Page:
All is NOT as it seams…

2013-01-26_8797_vignetteWhere do you think this image was photographed? A remote, exotic location? A busy park with thousands of daily visitors? A bustling location in San Diego? Any guesses? Read on to find out…

There was a specific line in the course description for the Environmental Portraiture class I’m taking right now that completely spoke to me. It reads something like “we’ll focus on fictional storytelling and/or reality-based portraiture” – so we’ll be using real backgrounds to tell the real story, as well as creating a scenario with our images to tell the story we want? SOLD! Continue reading

List, Meals and Some Lovin’

Once in a blue moonIt really is amazing what a month long challenge can do for you. Some people cleanse, some will work to develop new habits, some people diet, some people swear off shopping, some won’t drink or smoke, some will exercise religiously. Me? I commit to letting my creativity flourish with layout a day (LOAD)!

Many of you will be reading this from Continue reading

Life Changer

There are certain things in life that are definitely life changers… meeting and falling in love with your soulmate, holding your baby in your arms for the first time, discovering a hidden talent, following a dream, traveling abroad – especially alone! And for me, participating in my first layout a day (LOAD) challenge, February of 2012. “Life changer” you ask? Yes, truly a life changer!

But before I can explain how scrapbooking could possibly be a life changer, I have to give you some background…

I attended my first crop in 2008 with my cousin Irene. For non-scrapbookers, a crop is group of people who gather to work on their scrapbooks, oohing and aahing over each others photos and pages. After just a few hours at my first crop, I was head over heals and loved the possibility of scrapbooking my daughter’s life! I did afterall have a mountain of photos to work with. So for the next couple of years I would dream of making gorgeous pages and decided the best way to get there was to buy oodles and oodles of tools and supplies. Cardstock. Patterned paper. Stickers. Flowers. Brads. Scissors. More stickers. Eyelets. Alphas. Stamps. Ink pads. More flowers. More alphas. More stickers. I didn’t create another page for almost 2 years! Instead of a scrapbooker, I became a collector.

In 2010 I finally started using those products, attending crops every other month or so, creating a page or two or if I was really on a roll maybe even three pages! Fast forward another couple of years, and I have one birthday book for each of my daughters, with pages documenting each years birthday celebration. So, where’s the life changer? Ok, good, you’re still reading…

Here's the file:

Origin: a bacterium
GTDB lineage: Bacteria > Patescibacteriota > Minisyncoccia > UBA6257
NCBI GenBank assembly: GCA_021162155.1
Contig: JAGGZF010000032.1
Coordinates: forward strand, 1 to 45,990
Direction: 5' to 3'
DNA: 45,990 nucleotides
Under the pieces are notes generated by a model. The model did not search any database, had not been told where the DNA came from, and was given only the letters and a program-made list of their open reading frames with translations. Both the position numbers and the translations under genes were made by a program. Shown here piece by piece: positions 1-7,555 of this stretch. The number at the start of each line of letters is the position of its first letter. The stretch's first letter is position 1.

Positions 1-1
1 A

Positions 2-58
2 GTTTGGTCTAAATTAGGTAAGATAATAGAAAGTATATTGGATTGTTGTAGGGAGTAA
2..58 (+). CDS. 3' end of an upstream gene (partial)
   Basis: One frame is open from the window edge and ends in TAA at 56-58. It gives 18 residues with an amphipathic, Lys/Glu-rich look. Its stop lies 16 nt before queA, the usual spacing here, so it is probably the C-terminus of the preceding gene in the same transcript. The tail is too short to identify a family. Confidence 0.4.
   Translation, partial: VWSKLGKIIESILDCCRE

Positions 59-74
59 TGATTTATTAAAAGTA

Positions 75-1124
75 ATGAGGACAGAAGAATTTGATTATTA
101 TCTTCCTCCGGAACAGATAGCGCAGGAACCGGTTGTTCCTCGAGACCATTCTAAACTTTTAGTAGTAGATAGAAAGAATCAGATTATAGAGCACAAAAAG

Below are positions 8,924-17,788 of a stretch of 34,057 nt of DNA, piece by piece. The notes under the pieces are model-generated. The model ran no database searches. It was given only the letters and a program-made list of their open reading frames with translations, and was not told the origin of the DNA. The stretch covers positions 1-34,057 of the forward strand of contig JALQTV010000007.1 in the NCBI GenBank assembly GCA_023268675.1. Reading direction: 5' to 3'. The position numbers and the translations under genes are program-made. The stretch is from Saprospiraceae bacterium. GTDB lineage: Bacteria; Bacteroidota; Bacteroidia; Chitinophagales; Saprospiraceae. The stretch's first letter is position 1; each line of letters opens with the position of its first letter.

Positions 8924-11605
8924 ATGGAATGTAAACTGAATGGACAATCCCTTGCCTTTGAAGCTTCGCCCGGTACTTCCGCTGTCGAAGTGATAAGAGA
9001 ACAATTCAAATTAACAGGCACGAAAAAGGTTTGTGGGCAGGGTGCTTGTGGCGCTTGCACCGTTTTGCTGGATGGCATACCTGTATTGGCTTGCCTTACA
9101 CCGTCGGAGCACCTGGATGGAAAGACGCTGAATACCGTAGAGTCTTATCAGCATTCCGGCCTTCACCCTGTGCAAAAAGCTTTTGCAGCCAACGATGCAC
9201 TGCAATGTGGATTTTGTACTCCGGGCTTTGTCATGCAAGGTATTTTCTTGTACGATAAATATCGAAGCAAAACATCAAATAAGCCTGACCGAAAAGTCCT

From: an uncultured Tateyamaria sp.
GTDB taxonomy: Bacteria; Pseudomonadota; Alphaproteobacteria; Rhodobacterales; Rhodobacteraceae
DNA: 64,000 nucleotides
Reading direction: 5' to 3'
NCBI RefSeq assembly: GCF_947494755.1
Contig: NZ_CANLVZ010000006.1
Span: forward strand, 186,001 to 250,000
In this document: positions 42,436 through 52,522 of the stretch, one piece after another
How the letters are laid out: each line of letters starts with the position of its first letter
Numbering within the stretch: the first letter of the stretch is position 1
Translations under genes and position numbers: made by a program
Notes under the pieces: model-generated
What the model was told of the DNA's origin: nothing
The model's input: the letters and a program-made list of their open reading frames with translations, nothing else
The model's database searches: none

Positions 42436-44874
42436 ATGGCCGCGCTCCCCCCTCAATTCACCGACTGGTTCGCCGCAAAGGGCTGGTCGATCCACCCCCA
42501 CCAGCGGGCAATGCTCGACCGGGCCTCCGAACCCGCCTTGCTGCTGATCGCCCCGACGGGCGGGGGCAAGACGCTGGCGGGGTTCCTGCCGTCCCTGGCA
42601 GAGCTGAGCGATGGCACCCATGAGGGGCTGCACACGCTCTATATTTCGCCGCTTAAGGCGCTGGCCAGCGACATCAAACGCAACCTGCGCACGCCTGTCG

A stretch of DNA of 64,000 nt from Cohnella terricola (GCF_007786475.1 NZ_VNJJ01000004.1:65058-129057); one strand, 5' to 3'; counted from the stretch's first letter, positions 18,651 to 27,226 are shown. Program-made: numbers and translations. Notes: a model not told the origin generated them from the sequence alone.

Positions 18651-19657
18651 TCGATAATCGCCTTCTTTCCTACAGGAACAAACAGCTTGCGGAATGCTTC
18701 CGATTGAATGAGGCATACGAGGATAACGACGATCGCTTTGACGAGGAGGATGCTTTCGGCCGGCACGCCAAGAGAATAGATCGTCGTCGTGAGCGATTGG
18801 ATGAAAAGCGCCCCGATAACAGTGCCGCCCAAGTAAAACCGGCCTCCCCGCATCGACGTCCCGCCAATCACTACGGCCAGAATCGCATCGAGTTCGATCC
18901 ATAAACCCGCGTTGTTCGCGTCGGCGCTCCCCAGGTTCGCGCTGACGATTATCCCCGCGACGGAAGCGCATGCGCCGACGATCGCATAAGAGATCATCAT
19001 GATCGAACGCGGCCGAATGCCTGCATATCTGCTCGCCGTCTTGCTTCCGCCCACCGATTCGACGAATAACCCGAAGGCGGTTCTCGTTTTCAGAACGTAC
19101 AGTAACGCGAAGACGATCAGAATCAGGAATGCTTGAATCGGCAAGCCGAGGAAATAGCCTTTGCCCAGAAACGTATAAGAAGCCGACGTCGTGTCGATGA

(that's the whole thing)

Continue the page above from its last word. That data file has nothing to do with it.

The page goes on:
Over my years of “collecting” and dabbling in scrapbooking, I had been listening to the Paperclipping Roundtable podcast and learned about Lain Ehmann’s Layout a day. A month long challenge creating a layout a day? That sounded impossible! I had never scrapbooked at home, and when I did scrapbook at crops, it took me hours (2, 3, 4 hours) to create a single page. How could I possibly do this for a whole month? I decided I’d give it a try and figure it out. I signed up for LOAD212 (February 2012) and it was ah-ma-zing!

In the span of 29 days, I created 32 pages – go ahead, check ’em out! Just be sure to come back to finish reading! Most of these are pages I love and am thrilled to have created. The daily prompts made me think of photos and stories I wouldn’t of considered scrapbooking on my own – the crush I had on my twin uncles when I was a little girl, how much I miss my grandfather, the story behind my daughter’s middle name, and on and on. Suddenly, it was as if a secret vault opened up in my head and I wanted to share, share, share!

Through this whole process, my artistic style evolved, as did my writing. I went farther away from who, what, when, where, and went into deeper, more meaningful journaling, almost love letters to my daughters. More daily life stories are being told, clearly more pages are being made, and in the long run, my daughters will have photos and handwritten journaling sharing my experiences with them. Ultimately, participating in LOAD has changed the way I approach scrapbooking all together. My collection of stuff started getting used. Some of it saw lots of action (Slice electronic cutter, Tim Holtz Distress Stains) and some of it not very much (stickers, alphas, brads). But through LOAD, I became a better artist, designer, writer, photographer. And now I’m venturing out and teaching my first class at Cool Scrapbook Stuff this Saturday, January 26th. Come join me – there’s still room in the class!